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Factors Associated With Resident Aggression Toward Caregivers in Nursing Homes

Authors

  • Adelheid Zeller MNS, RN,

    1.  Head of Bachelor Programme in Nursing, Department of Health, University of Applied Sciences, St. Gallen, Switzerland
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  • Theo Dassen PhD, RN,

    1.  Head of Department of Nursing Science, Centre for the Humanities and Health Sciences, Charité-Universitätsmedizin, Berlin, Germany
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  • Gerjo Kok PhD,

    1.  Professor in Applied Psychology, Department of Work and Social Psychology, Maastricht University, Maastricht, The Netherlands
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  • Ian Needham PhD, RN,

    1.  Nursing Scientist, Center of Education and Research, Psychiatric Services, St. Gallen, Switzerland
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  • Ruud J.G. Halfens PhD, FEANS

    1.  Faculty of Health, Medicine and Life Sciences, Caphri, Department of Health Services Research, Maastricht University, Maastricht, The Netherlands
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Adelheid Zeller, Department of Health, University of Applied Sciences St.Gallen, Tellstrasse 2, Postfach 664, 9001 St. Gallen, Switzerland. E-mail: heidi.zeller@fhsg.ch

Abstract

Purpose: Caregivers in nursing homes often experience aggressive behavior of residents. The aim of this study was to explore the caregivers’ experiences with aggressive behavior from residents and to identify environmental factors as well as caregiver and resident characteristics related to aggressive behavior in Swiss nursing homes.

Design: A retrospective cross-sectional survey was conducted between November 2010 and April 2011 with a sample of caregivers working in various nursing homes in the German-speaking part of Switzerland. In total, 814 caregivers (response rate 51.8%) of 21 nursing homes participated in the study.

Methods: Data were collected using the German version of the Survey of Violence Experienced by Staff (SOVES-G-R). Standard descriptive statistics were used to describe and summarize the date. To identify risk factors related to the experience of aggression by residents, multilevel logistic regression analysis was applied.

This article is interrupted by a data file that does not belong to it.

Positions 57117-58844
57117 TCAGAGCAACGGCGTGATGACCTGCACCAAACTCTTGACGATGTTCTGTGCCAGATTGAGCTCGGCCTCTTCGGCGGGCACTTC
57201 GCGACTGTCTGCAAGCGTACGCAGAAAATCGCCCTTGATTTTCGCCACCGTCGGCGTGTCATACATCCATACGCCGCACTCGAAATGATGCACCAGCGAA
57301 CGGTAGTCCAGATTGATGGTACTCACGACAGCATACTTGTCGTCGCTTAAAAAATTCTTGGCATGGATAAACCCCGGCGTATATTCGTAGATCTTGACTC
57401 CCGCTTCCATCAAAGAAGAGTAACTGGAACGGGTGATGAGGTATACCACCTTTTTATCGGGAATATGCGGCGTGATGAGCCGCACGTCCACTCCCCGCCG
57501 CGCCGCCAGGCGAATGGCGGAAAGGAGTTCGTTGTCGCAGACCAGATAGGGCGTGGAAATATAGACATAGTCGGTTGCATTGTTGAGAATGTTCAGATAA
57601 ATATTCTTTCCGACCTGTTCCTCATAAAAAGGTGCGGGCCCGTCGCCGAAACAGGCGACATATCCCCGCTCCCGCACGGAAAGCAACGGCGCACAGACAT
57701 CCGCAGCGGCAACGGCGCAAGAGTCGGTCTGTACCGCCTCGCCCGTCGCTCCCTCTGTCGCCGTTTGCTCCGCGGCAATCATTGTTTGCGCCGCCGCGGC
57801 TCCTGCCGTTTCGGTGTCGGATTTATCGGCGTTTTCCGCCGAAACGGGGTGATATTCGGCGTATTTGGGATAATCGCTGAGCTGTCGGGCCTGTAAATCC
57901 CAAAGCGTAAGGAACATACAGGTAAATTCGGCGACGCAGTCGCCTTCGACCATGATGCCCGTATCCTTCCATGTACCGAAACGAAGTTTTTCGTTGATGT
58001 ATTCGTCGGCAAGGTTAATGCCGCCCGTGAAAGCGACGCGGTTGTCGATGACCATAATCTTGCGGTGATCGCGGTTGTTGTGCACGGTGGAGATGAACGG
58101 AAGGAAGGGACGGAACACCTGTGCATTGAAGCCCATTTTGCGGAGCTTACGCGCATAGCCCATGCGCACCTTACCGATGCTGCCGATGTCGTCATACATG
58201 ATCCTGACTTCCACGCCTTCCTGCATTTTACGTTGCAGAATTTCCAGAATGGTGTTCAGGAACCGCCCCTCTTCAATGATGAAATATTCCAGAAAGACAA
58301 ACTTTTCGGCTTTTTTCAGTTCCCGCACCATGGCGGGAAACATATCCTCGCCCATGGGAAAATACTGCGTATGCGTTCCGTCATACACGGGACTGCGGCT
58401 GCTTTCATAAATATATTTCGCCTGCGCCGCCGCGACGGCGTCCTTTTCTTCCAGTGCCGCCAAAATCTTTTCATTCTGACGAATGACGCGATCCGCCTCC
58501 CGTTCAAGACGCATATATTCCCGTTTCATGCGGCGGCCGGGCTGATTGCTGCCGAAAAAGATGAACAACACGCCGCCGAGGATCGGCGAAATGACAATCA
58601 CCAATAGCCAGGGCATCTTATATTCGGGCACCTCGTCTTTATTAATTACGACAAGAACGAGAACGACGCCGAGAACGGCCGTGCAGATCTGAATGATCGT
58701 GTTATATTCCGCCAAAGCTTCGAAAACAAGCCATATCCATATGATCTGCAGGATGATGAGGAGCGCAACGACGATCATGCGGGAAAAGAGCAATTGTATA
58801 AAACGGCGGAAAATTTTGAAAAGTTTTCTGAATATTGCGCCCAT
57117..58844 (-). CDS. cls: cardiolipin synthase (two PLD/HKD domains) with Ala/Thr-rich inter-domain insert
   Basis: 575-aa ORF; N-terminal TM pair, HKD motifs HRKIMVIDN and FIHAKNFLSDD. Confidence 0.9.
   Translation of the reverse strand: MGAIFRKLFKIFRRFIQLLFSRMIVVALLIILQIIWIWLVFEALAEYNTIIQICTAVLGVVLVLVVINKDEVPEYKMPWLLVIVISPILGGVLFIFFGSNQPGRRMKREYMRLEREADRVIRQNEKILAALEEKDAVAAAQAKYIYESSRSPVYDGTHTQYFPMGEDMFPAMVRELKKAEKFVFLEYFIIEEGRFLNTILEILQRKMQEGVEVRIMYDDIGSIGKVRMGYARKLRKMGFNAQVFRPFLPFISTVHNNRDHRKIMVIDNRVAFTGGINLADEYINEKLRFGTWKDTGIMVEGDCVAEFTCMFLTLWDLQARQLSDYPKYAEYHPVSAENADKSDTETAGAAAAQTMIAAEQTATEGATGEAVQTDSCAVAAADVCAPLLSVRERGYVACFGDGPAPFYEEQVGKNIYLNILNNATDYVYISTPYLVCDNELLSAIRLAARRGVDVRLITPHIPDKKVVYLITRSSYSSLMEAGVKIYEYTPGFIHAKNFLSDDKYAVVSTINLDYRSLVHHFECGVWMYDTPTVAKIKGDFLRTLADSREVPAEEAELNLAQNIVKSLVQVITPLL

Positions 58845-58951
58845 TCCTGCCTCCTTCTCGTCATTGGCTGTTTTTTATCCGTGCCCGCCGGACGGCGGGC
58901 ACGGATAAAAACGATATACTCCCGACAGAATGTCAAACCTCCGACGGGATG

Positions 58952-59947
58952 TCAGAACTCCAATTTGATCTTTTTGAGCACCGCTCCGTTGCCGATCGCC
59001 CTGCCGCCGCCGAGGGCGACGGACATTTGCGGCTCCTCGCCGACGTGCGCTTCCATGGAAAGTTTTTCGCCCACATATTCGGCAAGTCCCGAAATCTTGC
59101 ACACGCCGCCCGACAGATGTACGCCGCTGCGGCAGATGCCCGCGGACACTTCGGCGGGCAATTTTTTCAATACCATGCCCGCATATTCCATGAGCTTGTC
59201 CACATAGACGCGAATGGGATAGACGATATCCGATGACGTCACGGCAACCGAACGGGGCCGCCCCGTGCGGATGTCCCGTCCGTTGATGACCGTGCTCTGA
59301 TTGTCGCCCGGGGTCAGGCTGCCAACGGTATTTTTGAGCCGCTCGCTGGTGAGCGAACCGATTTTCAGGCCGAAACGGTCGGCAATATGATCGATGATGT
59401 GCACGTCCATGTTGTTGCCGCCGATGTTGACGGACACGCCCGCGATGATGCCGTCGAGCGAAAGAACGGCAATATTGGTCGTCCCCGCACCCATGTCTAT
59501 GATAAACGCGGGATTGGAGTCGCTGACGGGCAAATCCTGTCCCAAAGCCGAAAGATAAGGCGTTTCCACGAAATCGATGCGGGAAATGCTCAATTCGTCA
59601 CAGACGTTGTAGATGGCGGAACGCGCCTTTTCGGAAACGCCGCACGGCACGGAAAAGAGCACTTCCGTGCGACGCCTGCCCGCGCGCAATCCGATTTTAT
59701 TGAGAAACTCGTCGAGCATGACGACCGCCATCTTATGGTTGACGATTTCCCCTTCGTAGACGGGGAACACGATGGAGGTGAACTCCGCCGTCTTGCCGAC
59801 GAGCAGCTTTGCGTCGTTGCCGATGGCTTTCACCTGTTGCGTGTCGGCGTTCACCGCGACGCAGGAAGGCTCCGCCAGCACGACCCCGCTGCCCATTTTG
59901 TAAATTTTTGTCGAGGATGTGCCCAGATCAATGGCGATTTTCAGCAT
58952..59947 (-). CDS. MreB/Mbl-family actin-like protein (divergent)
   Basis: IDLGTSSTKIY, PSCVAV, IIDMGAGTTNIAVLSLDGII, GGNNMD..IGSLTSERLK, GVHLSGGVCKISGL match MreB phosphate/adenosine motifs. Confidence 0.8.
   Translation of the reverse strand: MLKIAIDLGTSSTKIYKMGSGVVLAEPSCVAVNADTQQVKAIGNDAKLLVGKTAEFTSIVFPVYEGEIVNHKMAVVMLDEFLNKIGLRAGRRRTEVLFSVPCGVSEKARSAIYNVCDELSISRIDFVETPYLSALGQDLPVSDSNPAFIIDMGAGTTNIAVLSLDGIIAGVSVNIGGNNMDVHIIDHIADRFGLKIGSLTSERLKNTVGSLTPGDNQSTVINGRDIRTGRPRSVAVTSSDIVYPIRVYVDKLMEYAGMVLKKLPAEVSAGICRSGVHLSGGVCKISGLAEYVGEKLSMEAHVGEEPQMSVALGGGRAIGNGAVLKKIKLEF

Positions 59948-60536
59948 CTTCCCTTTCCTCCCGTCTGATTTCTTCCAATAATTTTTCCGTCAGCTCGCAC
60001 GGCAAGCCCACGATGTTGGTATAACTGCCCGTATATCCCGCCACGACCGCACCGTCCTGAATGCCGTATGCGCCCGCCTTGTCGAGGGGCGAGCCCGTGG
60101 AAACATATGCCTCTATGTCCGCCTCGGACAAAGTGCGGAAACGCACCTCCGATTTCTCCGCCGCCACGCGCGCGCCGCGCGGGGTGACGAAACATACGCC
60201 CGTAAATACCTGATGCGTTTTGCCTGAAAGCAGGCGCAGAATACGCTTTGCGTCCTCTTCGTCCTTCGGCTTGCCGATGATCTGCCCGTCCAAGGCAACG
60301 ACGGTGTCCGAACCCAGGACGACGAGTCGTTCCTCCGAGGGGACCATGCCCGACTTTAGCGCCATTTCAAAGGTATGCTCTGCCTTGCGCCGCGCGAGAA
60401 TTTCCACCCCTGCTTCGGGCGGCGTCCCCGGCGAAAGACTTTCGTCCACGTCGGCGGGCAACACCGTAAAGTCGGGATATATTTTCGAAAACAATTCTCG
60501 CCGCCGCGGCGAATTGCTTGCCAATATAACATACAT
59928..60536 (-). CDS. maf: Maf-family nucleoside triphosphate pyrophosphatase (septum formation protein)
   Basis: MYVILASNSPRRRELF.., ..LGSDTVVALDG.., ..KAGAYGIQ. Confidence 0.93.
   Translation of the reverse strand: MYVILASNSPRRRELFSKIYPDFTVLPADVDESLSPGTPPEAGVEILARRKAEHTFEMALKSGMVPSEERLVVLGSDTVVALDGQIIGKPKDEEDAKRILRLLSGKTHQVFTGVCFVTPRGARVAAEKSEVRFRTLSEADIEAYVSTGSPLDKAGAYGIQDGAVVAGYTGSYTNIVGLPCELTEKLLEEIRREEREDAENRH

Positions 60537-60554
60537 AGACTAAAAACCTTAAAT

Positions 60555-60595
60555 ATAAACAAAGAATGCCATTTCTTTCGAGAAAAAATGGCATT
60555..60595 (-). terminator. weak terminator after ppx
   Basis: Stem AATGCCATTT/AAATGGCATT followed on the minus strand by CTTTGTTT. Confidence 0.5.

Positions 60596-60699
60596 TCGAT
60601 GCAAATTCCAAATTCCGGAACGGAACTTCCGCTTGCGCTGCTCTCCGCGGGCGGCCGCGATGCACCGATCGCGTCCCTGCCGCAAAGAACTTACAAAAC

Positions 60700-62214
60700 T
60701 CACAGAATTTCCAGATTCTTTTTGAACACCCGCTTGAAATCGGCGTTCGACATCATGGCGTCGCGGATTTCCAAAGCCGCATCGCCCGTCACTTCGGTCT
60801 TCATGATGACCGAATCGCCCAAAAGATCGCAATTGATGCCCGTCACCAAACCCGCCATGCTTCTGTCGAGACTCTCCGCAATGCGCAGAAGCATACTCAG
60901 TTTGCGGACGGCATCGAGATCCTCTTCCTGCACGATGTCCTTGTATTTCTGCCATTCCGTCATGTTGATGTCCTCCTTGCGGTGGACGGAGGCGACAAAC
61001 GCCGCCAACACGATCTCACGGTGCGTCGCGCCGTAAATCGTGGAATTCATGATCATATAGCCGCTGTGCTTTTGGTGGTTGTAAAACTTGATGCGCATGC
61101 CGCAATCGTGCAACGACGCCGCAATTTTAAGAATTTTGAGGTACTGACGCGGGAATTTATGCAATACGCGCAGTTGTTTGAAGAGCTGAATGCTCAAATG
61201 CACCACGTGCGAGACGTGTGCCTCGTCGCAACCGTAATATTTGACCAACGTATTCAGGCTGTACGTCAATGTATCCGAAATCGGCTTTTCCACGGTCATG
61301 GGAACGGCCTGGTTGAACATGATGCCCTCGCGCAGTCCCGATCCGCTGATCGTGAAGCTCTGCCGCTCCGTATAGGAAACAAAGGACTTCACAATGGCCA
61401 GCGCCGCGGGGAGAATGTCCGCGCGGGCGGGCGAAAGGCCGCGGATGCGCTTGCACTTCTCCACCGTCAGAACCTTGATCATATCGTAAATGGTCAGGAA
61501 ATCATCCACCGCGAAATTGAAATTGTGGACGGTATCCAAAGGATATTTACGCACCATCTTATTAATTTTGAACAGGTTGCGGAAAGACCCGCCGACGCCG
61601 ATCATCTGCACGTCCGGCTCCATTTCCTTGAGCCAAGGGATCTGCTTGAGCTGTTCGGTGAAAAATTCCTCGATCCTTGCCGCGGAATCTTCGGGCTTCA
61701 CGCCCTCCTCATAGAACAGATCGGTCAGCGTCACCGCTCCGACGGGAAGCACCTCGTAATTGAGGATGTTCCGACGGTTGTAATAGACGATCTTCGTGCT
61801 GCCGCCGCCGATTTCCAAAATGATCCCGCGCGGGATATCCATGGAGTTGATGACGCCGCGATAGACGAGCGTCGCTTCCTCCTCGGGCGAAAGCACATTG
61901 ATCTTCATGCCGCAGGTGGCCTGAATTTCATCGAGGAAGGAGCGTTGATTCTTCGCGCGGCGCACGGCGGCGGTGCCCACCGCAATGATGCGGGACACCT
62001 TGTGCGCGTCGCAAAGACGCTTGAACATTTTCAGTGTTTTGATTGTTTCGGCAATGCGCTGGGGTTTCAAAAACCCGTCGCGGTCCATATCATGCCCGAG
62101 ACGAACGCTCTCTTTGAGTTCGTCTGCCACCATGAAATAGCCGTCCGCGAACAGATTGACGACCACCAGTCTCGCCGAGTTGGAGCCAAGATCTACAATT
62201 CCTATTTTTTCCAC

Findings: The prevalence of participants reporting an aggressive incident during the 12-month period prior to data collection was 81.6%. Of these, 76.5% had experienced verbal aggression, 27.6% threats, and 54.0% physical aggression. The predictive variables in the multiple regression model for physical aggression were: staff education level (odds ratio [OR]= 1.82), gender (OR = 1.82), age (< 30 years vs. 30–45 years: OR = 1.46; < 30 years vs. > 45 years: OR = 2.13), and confidence in managing physical aggression (OR = 1.49). The predictive variables for threatening behavior were staff education level (registered nurses vs. non-registered nurses: OR = 1.70; nonstudent vs. student: OR = 1.89) and age (< 30 years vs. 30–45 years: OR = 2.00; < 30 years vs. > 45 years: OR = 2.04).

Conclusions: Caregivers in nursing homes are at high risk for experiencing aggressive behavior. The identified risk factors are in line with earlier investigations, but some contradictory results also were observed.

Clinical Relevance: The high risk for registered nurses exposed to aggressive behavior and the increased risk for caregivers who feel confident in managing aggressive behavior cast a critical light on the content and aim on present programs for management of aggressive behavior. Caregivers in nursing homes should be qualified in understanding resident aggression in a comprehensive way. A critical point in this topic seems to be the interaction between caregiver and resident during basic care activities. This topic should be investigated in further research projects.

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